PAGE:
And yet I worry about the overnight revolution around devices in schools, in particular the fact that the way schools actually use these devices is not well understood. And it seems there’s plenty of research to back up my concerns.
Let’s start with my own experience. Proponents of the change to devices in schools assumed kids always listen to their teachers and use their devices as intended. In reality, my observation from volunteering in a primary school is ‘bring-your-own’ tablets and computers promotes alt-tab shifting away from schoolwork to dopamine-inducing games and applications the moment children can do so.
In large classrooms, teachers are often powerless to stop this.
Long-term, this could certainly affect students’ abilities to concentrate and learn in class. Last year, a Ministry of Education paper on the 2018 OECD PISA study showed that 15-year-old students who used laptops or tablets in the classroom had poorer mathematics and reading outcomes than others.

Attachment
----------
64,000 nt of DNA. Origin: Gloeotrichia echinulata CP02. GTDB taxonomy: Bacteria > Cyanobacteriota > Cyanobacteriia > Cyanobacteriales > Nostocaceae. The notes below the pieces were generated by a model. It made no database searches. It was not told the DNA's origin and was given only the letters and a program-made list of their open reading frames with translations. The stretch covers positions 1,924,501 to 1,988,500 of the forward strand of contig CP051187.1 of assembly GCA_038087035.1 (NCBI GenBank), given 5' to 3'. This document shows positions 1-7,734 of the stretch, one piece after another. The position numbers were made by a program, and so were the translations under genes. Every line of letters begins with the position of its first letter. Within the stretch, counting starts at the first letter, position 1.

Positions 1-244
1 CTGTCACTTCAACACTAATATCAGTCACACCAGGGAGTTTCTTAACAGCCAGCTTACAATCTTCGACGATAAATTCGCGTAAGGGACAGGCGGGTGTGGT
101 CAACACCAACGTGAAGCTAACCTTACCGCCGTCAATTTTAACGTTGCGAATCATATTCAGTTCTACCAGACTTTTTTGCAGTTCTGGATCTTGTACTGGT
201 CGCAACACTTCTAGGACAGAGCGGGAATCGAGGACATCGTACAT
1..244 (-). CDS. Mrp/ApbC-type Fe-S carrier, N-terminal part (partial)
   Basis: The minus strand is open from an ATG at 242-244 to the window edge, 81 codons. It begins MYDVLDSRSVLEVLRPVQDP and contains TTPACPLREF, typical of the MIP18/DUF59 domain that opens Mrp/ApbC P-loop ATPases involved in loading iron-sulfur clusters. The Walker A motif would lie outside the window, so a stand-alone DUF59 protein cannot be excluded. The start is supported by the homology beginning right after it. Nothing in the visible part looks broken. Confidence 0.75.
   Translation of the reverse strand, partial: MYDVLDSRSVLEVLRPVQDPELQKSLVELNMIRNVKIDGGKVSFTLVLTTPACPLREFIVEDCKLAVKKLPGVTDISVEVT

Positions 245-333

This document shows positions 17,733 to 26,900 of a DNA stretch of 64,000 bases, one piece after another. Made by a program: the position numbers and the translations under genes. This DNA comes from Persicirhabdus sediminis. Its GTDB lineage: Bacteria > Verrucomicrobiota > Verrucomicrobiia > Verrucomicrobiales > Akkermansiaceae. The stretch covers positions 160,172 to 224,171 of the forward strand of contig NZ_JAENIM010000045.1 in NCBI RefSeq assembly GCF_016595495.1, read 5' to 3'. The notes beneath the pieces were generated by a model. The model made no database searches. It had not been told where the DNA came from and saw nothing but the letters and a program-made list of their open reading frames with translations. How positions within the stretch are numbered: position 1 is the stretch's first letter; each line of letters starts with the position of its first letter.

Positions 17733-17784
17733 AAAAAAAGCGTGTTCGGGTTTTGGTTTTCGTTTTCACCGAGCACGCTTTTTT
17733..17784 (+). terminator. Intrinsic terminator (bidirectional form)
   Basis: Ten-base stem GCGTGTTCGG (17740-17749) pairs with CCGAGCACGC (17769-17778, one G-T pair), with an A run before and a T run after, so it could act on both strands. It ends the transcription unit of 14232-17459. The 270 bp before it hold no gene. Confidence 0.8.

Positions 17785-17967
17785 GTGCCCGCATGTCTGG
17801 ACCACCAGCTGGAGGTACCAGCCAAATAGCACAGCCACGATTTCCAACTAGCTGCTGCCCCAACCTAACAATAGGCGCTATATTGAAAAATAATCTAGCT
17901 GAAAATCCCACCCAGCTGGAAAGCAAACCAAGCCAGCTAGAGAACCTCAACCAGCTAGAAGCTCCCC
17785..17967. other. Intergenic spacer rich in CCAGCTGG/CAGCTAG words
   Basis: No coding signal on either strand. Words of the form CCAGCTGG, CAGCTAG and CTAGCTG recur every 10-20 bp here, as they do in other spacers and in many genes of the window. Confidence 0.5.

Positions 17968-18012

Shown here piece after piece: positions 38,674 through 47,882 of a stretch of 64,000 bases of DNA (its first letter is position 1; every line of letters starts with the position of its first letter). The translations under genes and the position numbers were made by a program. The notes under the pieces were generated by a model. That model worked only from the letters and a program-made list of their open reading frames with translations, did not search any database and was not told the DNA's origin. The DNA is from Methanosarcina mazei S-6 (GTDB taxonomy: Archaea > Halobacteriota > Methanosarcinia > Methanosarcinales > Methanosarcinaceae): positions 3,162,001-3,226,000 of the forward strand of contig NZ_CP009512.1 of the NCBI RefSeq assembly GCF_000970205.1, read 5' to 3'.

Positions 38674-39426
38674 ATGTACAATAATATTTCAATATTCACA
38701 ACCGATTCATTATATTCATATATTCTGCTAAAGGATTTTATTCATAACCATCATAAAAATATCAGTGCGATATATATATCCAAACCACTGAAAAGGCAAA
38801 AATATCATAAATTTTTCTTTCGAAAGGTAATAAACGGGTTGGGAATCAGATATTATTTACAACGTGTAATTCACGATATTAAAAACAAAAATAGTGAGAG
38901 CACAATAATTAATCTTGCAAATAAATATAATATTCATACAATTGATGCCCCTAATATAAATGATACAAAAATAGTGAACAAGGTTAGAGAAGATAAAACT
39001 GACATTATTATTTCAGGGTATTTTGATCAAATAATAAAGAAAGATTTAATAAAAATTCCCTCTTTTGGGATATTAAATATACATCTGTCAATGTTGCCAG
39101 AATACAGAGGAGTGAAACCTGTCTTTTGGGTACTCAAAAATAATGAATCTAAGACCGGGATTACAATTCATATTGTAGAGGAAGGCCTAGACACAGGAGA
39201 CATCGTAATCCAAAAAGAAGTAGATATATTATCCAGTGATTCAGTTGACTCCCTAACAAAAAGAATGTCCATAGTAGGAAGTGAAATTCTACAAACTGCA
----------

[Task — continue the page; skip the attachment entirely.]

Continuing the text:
I couldn’t exactly blame those primary school kids I was forever trying to move from gaming to coding. Most of my high school friends and I were just as susceptible to the accessible, addictive satisfaction of the internet when we were in the classroom.
Some teachers realised it was easier to give up on certain students, and I eventually concluded it was easier to give in to my laptop at school and cram the work at home – far more productive than trying to study when every person in the room was distracted by the screen in front of them.
The disconnection wasn’t just about classwork – our devices distracted us from one another, isolating some students and reducing collaboration in and out of the classroom.
Also ignored was any potential negative health effects – we learnt at school that we should only get a few hours of screen time a day, yet class time alone pushed us over this limit.
A research paper from the University of North Dakota published in 2019 and called “Reading from paper compared to screens” looks at a range of studies on students from 2008 to 2018. It shows students have decreased reading comprehension and efficiency on screens compared with paper.